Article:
About the Bay

The Santa Monica Bay is the centerpiece of Los Angeles’ beach culture, and the geographic center of the LA region.  Stretching from Malibu to Palos Verdes, the bay is where millions of Angelenos relax and work. Because of their economic, ecological and recreational value, our waterways and the ocean are critical resources worth protecting. 

  • Santa Monica Bay beaches average 45 million visits per year
  • The Bay generates more than $1 billion in visitor spending annually.
  • Tourism accounts for more than 500,000 jobs in the greater L.A. area

The population of Los Angeles has skyrocketed in the past 100 years, and it's putting a lot of pressure on our environment. In the mid 1980s, improperly treated sewage led to dead zones in the Bay and harmful water quality. Thanks to the efforts of Heal the Bay and its supporters, the EPA mandated stricter sewage treatment processes, resulting in greatly improved water quality.

Despite the amazing gains, your Bay faces ongoing challenges, from marine debris to overfishing. Our ocean faces many challenges, and Heal the Bay works every day on a number of different issues. By addressing the many facets of ocean pollution, we make real and positive change possible.  Many of these initiatives are made possible through reasonable legislation and regulations. Visit our Action Alert page to see how you can support that legislation and help make a difference.  You can also review a list of our recent legislation.

Compton Creek runs 8.5 miles through the neighborhoods of South Los Angeles, traversing its last 2.5 miles as one of the few remaining natural bottomed urban waterways in the area. The creek contains water (and trash) that flows from just below Expos…
Compton Creek education TreePeople Rails to Trails Eastside LA River
At Heal the Bay we are not usually in the business of makeovers. But for the past few years, we’ve been working with Wisdom Academy of Young Scientists (WAYS) to revamp a gray empty lot in South LA into a glorious, green outdoor community space. Th…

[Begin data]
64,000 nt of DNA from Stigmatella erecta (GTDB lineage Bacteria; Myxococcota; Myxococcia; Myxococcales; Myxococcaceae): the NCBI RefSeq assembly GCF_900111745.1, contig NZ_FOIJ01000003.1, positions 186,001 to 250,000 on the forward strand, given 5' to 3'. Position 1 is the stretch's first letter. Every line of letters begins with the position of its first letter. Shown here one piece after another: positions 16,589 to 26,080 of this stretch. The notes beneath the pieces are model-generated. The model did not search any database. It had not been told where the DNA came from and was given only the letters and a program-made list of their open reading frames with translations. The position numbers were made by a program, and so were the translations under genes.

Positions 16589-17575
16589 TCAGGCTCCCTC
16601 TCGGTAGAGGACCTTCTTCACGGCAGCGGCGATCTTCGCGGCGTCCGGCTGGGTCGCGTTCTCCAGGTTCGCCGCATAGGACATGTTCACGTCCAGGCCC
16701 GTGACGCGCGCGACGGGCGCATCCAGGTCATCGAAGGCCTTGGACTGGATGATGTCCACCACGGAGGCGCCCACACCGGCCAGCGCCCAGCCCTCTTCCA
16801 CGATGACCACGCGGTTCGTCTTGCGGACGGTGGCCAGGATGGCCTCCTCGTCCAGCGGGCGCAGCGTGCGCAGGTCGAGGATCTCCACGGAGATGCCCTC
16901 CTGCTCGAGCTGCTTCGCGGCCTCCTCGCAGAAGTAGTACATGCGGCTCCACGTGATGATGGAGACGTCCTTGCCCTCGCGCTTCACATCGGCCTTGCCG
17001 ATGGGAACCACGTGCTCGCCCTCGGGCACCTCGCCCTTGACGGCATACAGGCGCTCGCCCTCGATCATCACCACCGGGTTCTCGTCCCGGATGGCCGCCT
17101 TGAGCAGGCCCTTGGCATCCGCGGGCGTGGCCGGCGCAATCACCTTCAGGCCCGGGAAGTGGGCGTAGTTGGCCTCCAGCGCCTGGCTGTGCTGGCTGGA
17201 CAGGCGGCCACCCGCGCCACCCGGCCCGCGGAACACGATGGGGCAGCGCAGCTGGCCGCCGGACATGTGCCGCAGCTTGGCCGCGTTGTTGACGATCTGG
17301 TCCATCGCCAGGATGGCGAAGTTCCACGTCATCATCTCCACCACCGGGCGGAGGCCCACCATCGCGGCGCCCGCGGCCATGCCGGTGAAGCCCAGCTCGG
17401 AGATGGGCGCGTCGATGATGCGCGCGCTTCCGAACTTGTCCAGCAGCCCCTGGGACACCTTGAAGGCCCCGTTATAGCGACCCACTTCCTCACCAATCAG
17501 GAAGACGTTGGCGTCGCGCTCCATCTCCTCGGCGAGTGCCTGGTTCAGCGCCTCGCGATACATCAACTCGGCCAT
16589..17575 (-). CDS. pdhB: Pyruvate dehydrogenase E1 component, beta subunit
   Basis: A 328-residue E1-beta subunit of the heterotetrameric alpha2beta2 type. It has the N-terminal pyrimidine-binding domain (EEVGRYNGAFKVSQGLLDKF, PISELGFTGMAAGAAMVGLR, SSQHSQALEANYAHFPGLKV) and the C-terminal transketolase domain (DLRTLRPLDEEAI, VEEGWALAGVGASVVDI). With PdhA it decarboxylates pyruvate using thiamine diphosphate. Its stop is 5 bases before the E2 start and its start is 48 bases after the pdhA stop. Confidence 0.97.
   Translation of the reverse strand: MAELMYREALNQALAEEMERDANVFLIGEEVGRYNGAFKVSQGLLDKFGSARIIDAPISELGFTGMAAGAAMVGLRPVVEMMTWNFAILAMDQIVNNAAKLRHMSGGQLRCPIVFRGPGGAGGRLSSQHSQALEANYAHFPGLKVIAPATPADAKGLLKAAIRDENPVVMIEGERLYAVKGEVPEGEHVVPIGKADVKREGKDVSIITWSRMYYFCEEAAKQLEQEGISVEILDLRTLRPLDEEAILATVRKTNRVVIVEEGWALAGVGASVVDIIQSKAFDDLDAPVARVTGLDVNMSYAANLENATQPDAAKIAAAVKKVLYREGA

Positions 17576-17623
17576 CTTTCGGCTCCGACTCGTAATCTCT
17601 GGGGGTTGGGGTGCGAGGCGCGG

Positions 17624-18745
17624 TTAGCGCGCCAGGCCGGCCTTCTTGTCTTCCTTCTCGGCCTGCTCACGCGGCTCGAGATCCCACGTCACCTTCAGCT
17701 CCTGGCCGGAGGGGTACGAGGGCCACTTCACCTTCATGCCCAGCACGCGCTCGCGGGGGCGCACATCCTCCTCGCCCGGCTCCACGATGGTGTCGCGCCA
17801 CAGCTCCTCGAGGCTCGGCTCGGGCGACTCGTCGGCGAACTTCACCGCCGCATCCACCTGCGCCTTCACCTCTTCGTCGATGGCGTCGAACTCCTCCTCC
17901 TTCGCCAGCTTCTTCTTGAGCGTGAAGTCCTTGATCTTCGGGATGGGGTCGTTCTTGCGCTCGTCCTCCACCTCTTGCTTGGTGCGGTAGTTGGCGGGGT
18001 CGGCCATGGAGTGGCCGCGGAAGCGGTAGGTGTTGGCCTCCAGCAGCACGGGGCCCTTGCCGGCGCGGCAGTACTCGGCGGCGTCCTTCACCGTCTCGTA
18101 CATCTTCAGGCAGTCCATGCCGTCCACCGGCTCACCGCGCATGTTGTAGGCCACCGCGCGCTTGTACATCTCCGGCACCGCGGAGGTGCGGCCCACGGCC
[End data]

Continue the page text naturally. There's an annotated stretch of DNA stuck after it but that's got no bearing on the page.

GOOD Neighborday earth month South LA community cleanup
Heading east, away from the beach and the surf, we were on a mission. The destination: Golden Road Brewing, just north of downtown. They had a special treat waiting for Heal the Bay staffers. Today was the day that the Heal the Bay IPA (India Pale A…
Golden Road Brewery Heal the Bay IPA Earth Month
Uh oh. Here we go again. The U.S. Environmental Protection Agency is once again recommending the complete elimination of the Beaches Grant Program, a key initiative for protecting public health at our nation’s beaches. Nearly $10 million in monitor…
Heal the Bay Surfrider Foundation EPA funding  beach report card pollution
At long last we have some good news to share regarding the sea lion pup crisis. While we have yet to identify the cause of the huge spike in sea lion strandings, the California Wildlife Center, just let us know that they’ve begun construction of an…
stranded sea lions elephant seals marine mammal center california wildlife
It’s not often that candidates running for Los Angeles City Council, City Attorney, and City Controller offices have an occasion to appear at the same event, but on April 1, candidates running in the May 21 election gathered at a unique forum to an…
Los Angeles candidates forum environmental transportation May 21 election
A single storm can sweep billions of gallons of polluted runoff directly into Santa Monica Bay.  Yes, that’s billions with a “B.”  So it’s not much of a stretch to understand why the majority of waterbodies in Los Angeles County, in…
Clean Water Clean Beaches LA County Supervisors public health Regional
Sarah Sikich, Heal the Bay's director of coastal resources and Dana Roeber Murray, Heal the Bay marine scientist, recently attended a conference in Monterey that examined how well marine protected areas are functioning off California's coast. Heal th…
Marine Protected Areas MPAs Kelp Forests
UPDATE 3/8/2013: After hours of public comment and following decades of the Navy dismissing mitigation requirements for sonar and explosion practices, the Coastal Commission unanimously voted to reject the Navy's consistency permit! Read the ful…
whales sonar testing US Navy Southern California coast San Diego
How did weeds get to Southern California? One of the principal causes of habitat destruction, weeds threaten our region’s natural places.  Constant maintenance and eradication is an absolute necessity as we battle against exotic invasive plant…
iceplant invasive weeds stream team habitat restoration malibu creek
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